Tsai’s film confirms him as a major poet of contemporary despair. A young watchseller has a brief contact with a customer who tells him she’s going to Paris. She gives him a cake, and it seems that this act of minor kindness shakes the structure of his drab, circumscribed life. He becomes obsessed with changing every timepiece he sees by seven hours, to conform to Paris time. The film is suffused in alienation, longing and futile endeavors. His mother, grieving for her late husband, devotes herself to rituals and superstitions that may tempt his spirit to return (at one point she mistakes what he’s done to the living room clock as a supernatural manifestation). Meanwhile, the girl’s stay in Paris is presented as one lonely, mechanical scene after another. All three plot strands culminate in desolate sexual encounters, but the film’s ending finds transcendence in some truly inspired and deeply beautiful images. The film was often virtually hypnotic to me. There’s no question that it’s slow and deliberate and narrow in its preoccupations, but its central idea works perfectly: dour lives demand grand gestures, whether physical or metaphysical, and even if these don’t succeed as intended, it’s beyond us to assess the full scope of their consequences.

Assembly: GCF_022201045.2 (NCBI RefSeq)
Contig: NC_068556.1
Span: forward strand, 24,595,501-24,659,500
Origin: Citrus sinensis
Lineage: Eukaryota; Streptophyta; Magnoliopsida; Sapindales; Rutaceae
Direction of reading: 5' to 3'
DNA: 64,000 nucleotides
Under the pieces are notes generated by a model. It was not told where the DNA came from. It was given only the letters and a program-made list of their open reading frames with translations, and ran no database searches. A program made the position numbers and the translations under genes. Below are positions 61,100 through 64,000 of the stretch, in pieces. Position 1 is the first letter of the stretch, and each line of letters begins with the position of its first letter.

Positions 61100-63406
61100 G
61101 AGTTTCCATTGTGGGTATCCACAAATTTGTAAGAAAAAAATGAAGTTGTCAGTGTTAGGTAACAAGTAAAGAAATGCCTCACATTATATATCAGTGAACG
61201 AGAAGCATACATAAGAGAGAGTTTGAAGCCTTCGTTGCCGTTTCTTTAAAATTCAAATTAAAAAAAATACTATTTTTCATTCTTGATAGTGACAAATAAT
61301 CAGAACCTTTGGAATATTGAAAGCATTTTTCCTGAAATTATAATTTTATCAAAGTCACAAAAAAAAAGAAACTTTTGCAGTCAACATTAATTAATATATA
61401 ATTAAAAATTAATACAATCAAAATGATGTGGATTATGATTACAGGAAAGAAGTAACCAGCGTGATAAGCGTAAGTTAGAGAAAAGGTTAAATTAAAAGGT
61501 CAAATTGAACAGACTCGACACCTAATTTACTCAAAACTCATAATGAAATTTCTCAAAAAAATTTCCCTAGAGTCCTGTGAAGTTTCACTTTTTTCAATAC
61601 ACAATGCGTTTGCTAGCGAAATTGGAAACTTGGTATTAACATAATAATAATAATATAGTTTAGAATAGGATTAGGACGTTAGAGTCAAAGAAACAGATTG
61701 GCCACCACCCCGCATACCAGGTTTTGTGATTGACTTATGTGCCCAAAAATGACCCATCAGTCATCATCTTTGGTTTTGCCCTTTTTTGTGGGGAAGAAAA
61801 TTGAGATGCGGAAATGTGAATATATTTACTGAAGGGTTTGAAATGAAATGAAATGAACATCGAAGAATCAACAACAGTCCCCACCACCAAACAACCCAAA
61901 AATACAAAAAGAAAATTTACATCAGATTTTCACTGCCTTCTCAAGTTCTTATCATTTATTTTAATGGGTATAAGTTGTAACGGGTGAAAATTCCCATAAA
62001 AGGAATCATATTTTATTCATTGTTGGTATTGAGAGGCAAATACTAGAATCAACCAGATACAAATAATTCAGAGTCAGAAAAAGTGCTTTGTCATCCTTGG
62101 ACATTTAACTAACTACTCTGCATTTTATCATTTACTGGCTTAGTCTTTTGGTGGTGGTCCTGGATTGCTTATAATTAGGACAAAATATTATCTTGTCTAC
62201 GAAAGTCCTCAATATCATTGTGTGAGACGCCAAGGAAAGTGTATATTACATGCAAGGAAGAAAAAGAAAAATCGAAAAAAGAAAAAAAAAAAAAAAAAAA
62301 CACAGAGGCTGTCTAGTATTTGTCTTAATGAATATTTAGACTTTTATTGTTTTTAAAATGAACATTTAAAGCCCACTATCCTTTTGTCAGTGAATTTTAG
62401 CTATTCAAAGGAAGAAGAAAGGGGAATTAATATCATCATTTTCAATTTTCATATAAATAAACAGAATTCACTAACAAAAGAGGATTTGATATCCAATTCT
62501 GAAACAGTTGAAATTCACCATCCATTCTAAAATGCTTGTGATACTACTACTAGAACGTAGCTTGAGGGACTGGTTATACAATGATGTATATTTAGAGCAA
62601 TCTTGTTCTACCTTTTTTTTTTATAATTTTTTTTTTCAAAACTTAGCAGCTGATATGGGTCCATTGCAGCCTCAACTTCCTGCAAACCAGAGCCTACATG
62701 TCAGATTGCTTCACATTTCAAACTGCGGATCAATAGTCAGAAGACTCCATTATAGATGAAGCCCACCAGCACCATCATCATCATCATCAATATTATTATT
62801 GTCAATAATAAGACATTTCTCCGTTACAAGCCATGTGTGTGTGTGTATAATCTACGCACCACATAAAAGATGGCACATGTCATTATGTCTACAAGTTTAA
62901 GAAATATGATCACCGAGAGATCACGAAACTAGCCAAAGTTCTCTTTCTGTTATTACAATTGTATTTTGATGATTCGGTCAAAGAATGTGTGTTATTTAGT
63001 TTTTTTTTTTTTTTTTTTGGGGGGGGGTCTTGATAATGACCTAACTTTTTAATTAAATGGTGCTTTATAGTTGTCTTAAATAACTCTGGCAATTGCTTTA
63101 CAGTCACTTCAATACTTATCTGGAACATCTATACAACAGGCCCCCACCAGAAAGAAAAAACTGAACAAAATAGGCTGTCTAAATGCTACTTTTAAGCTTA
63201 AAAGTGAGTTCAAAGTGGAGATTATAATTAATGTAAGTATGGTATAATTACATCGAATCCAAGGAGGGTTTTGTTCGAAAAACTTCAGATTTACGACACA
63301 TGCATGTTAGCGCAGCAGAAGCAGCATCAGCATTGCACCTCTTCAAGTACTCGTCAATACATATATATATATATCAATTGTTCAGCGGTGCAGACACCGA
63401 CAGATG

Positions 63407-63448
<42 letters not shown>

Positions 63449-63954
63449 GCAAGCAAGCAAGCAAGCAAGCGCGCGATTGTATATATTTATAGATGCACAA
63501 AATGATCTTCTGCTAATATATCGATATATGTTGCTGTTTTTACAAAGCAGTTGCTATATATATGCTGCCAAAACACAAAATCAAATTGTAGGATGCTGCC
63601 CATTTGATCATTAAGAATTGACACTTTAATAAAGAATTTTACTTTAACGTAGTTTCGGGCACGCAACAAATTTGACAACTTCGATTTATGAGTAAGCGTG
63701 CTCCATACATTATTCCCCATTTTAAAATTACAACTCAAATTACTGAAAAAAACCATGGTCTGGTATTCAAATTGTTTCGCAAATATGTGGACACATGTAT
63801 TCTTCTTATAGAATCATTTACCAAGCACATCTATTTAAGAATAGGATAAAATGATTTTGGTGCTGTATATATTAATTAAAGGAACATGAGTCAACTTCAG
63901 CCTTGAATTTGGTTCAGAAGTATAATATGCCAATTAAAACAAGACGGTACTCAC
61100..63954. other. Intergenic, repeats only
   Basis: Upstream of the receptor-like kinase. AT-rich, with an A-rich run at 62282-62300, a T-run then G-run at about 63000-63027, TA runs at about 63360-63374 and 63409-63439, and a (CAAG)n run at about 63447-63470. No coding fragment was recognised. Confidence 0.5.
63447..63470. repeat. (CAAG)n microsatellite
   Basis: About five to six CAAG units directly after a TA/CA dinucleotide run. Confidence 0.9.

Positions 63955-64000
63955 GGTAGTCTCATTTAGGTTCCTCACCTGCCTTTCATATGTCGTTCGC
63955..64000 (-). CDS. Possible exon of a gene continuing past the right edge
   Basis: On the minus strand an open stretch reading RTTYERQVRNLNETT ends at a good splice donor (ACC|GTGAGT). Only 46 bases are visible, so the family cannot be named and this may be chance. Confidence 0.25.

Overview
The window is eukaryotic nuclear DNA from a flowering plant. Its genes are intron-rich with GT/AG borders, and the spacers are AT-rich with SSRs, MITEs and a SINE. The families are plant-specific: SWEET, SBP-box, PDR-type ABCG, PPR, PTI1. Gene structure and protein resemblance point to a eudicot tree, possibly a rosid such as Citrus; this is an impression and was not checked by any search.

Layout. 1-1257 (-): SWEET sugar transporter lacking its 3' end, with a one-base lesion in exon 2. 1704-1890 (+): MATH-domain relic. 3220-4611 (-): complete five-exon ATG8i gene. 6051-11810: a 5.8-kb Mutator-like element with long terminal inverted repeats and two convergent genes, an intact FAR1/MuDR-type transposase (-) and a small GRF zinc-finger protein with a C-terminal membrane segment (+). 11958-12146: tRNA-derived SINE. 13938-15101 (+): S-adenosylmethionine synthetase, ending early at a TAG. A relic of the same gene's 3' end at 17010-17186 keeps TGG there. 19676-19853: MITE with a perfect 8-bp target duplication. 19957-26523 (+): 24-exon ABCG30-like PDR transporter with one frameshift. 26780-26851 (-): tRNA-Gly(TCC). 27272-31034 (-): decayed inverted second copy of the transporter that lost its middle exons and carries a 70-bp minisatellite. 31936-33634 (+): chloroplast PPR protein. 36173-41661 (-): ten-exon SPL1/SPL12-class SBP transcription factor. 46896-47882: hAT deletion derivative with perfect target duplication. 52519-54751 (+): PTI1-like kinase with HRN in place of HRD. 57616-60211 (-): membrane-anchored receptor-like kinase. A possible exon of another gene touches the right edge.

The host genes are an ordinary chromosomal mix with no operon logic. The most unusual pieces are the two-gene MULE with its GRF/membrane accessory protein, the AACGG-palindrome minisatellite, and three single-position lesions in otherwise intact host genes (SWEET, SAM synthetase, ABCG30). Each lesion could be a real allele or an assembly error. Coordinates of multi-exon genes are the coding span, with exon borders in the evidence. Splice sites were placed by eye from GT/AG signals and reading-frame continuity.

The Pornographer (Bertrand Bonello)

A curious account of a veteran director of pornographic movies who’s way past his personal and professional peaks and can barely keep going. The pornographer started in the business in 1968, when making porn was plausible as a political act, and he can still conceive of himself as a former revolutionary, but that self-image no longer holds. In the film’s saddest scene, the producer spontaneously takes over the direction of a scene, disregarding the director’s fragile aesthetic scheme to inject louder moaning and more money shots. The casting of Jean-Pierre Leaud, archetypal 60’s French actor, as the pornographer, confirms that the film is as much about the decline of cinema (not just of the porno kind) as anything else. The pornographer’s story is generally presented in a classical drawing-room kind of style, but it’s contrasted with a vaguely Godardian treatment of his son, a student who joins an activist movement the main weapon of which is silence, the thesis being that muteness is “the ultimate opposition.” The juxtaposition makes for something genuinely weird and oddly nostalgic, and at least halfway stimulating. Certainly at the end you’re left with a convincing sense of decay and intellectual futility; given the film’s esoteric preoccupations though, it’s hard to know how much value to place on this. I think the film might be all but meaningless to someone not acquainted with the heyday of New Wave French cinema (a declining breed, obviously).

The Navigators (Ken Loach)